8. Doug

    Also, I’m amazed it only took half a season for me to completely sour on AR.

    I just can’t understand how a player of his obvious talent looked terrible even in garbage time.

  9. ess-dog

    Frank O.: AR was a spoiled millionaire child who wastes his gifts and rarely cheers for other players on his team. He was the anti-Pharaoh and I had nothing but disdain for him, his IQ and his self-absorption.
    Good riddance.  

    You don’t think this is a little harsh and unwarranted? He seems like a good enough guy to me who was coming back from injury and prone to mental errors at a young age. He’s not Eddy Curry. Did he bully you in high school or something?

  10. Z-man

    I would not have been happy with acquiring Gerald Wallace. There’s a reason beyond stat-challenged GMs that he went for far less than Melo, and makes less money. At the end of the day, he’s a very gritty but undersized, injury-prone PF with a limited offensive game, and from a marketing perspective, no fan appeal compared to Melo. I think He and Stat would just get in each other’s way.

    Is is a knock against Walsh that he admitted to having no idea that Deron was available?

  11. TheRant

    I was a bit misty watching Felton and Chandler wearing powder blue last night.

    For all of the complaints, I’ll say that (with all due lack of respect for Chris Duhon) Felton showed us what our offense could be like with an actual point guard. And since DAntoni’s system relies so heavily on thoughtful play at the point, I’ll credit Felton for his assistance in turning the Knicks around this year, however fleeting his performance was this past fall. Thanks, Ray.

  12. ess-dog

    Z-man: Is is a knock against Walsh that he admitted to having no idea that Deron was available?  

    Perhaps. But at the end of the day, I still think Utah prefers NJ’s pieces.

  13. JK47

    @14 Of course Utah prefers what they got from NJ. They got Favors on a rookie contract, a high pick (potentially top 3 because the Nets are so bad) next year and another first round pick, plus Devin Harris.

    In terms of cost-controlled years of valuable assets, the NJ offer blows ours out of the water. Chandler is a RFA, Gallo will be due an extension soon, Felton has two years left on his deal, Mozgov has two years left on his, etc.

  14. jon abbey

    I’m only going to miss Gallo, assuming we get a replacement 7 foot body for Mozgov.

    Hahn says Azubuike is close, that’s good news potentially.

  15. ess-dog

    I know it doesn’t affect this year, but I’ve got hopes for Jerome Jordan next year. In 2008-9 he was 8th in the country in win shares. But unlike Thabeet, his numbers were pretty evenly split btwn offense and defense. Right behind him was Taj Gibson with a similar split. If he works hard, I think he could be just what we need and not a liability on offense.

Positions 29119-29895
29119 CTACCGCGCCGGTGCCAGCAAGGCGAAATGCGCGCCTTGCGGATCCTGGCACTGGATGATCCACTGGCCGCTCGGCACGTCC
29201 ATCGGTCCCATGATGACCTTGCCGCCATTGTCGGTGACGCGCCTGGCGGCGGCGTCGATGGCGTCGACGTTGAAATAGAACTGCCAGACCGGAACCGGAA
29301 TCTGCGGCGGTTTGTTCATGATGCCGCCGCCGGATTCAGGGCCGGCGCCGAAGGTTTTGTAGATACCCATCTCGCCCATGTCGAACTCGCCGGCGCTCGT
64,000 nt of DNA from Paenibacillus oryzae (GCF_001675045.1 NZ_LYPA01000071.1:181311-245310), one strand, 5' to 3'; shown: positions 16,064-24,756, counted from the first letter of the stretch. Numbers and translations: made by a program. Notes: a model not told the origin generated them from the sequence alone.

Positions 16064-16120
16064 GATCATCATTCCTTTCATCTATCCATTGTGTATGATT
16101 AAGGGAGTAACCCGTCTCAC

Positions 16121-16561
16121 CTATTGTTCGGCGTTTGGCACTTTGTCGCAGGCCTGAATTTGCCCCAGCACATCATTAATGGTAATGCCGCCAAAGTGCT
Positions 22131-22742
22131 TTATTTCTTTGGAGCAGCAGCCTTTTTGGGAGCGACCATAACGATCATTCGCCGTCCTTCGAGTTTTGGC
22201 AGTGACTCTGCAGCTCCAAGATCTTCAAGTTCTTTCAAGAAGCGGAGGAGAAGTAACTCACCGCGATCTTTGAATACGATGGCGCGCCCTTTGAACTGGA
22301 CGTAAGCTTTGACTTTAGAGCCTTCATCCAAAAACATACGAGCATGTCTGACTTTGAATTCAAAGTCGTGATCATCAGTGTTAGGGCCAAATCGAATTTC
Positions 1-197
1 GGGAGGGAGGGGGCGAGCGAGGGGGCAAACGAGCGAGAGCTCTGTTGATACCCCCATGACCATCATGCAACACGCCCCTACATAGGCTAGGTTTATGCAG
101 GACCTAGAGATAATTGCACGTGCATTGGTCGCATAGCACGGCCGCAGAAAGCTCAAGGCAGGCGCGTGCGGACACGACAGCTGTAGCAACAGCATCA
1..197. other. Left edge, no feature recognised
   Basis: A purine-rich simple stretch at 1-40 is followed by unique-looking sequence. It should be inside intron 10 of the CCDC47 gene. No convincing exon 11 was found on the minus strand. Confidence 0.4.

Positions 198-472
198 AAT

As for this year, I get the Jeffries thing. He already knows the system and can be plugged right in. Same can’t be said for S. Williams or any other free agent big. There’s just really nothing else we can do at center. Turiaf is an ideal #3 big and Jeffrightened is fine as a #4 big but really we need a good, starting defensive center without trading Fields and/or TD. Wasn’t bound to happen.

  16. david

    FWIW, the Zombie Knicks have a really logical looking team — two full 5-man units; Lawson-Affallo-Gallo-Martin-Nene as a pound you inside and then have 3 point shooters and one slasher to get the kickouts, and a run-and-gun bench team in Felton-Smith-Chandler-Harrington-Anderson. The Suns used the 5 man bench unit thing to really great effect last season, and I think the Nugs can too. SHould be interesting to watch — due to Gallo and Chandler, they are certainly going to be my west coast League Pass team for the rest of the season…

  17. Ben R

    I will miss both those Knicks.

    Though we did get a better PG in Billups, Felton really was a warrior and had undeniable heart. He played through injuries and really wanted to win.

    Randolph, for all his problems, does have incredible upside and I think in the long run he is going to make us regret trading him away so easily. People can talk about his BBIQ and his sulking but I don’t think either is really his problem. I think he is the kind of player, like Mozgov and Jeffires, who has confidence issues. Once his confidence got crushed, he started thinking too much, second guessing, pushing and that’s when his BBIQ went out the window. As for the sulking I think he is just really emotional and struggled to reconcile being glued to the bench with no way to get into the game with keeping a positive attitude.

    I will miss them both and while ultimately Felton is just an average starting PG his heart is second to none. Here’s looking forward to Felton leading his team, whatever team that may be long term, to the playoffs and Randolph blossoming into an all-star.